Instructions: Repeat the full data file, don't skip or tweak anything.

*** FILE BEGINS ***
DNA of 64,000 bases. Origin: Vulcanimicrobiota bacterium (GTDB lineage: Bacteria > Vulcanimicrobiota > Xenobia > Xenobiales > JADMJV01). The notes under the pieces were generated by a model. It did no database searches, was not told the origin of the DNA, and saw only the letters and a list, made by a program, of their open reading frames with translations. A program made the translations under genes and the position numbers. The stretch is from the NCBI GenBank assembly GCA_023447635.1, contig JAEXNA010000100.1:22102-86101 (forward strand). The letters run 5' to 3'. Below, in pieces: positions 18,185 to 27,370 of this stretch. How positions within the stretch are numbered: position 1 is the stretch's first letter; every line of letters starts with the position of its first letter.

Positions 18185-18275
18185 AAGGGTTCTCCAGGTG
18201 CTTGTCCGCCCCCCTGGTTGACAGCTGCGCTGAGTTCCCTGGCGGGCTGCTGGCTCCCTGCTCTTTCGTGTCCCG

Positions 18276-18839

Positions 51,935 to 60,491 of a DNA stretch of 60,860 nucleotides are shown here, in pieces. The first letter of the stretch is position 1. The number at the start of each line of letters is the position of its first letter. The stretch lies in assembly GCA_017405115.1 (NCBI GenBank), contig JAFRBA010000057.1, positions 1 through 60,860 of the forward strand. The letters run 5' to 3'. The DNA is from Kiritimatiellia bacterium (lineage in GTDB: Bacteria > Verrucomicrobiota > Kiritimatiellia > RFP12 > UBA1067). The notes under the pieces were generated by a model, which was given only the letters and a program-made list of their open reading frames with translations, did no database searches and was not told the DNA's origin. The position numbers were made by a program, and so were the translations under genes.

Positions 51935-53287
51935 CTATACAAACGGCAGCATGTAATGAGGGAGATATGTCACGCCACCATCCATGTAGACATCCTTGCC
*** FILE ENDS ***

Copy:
DNA of 64,000 bases. Origin: Vulcanimicrobiota bacterium (GTDB lineage: Bacteria > Vulcanimicrobiota > Xenobia > Xenobiales > JADMJV01). The notes under the pieces were generated by a model. It did no database searches, was not told the origin of the DNA, and saw only the letters and a list, made by a program, of their open reading frames with translations. A program made the translations under genes and the position numbers. The stretch is from the NCBI GenBank assembly GCA_023447635.1, contig JAEXNA010000100.1:22102-86101 (forward strand). The letters run 5' to 3'. Below, in pieces: positions 18,185 to 27,370 of this stretch. How positions within the stretch are numbered: position 1 is the stretch's first letter; every line of letters starts with the position of its first letter.

Positions 18185-18275
18185 AAGGGTTCTCCAGGTG
18201 CTTGTCCGCCCCCCTGGTTGACAGCTGCGCTGAGTTCCCTGGCGGGCTGCTGGCTCCCTGCTCTTTCGTGTCCCG

Positions 18276-18839

Positions 51,935 to 60,491 of a DNA stretch of 60,860 nucleotides are shown here, in pieces. The first letter of the stretch is position 1. The number at the start of each line of letters is the position of its first letter. The stretch lies in assembly GCA_017405115.1 (NCBI GenBank), contig JAFRBA010000057.1, positions 1 through 60,860 of the forward strand. The letters run 5' to 3'. The DNA is from Kiritimatiellia bacterium (lineage in GTDB: Bacteria > Verrucomicrobiota > Kiritimatiellia > RFP12 > UBA1067). The notes under the pieces were generated by a model, which was given only the letters and a program-made list of their open reading frames with translations, did no database searches and was not told the DNA's origin. The position numbers were made by a program, and so were the translations under genes.

Positions 51935-53287
51935 CTATACAAACGGCAGCATGTAATGAGGGAGATATGTCACGCCACCATCCATGTAGACATCCTTGCC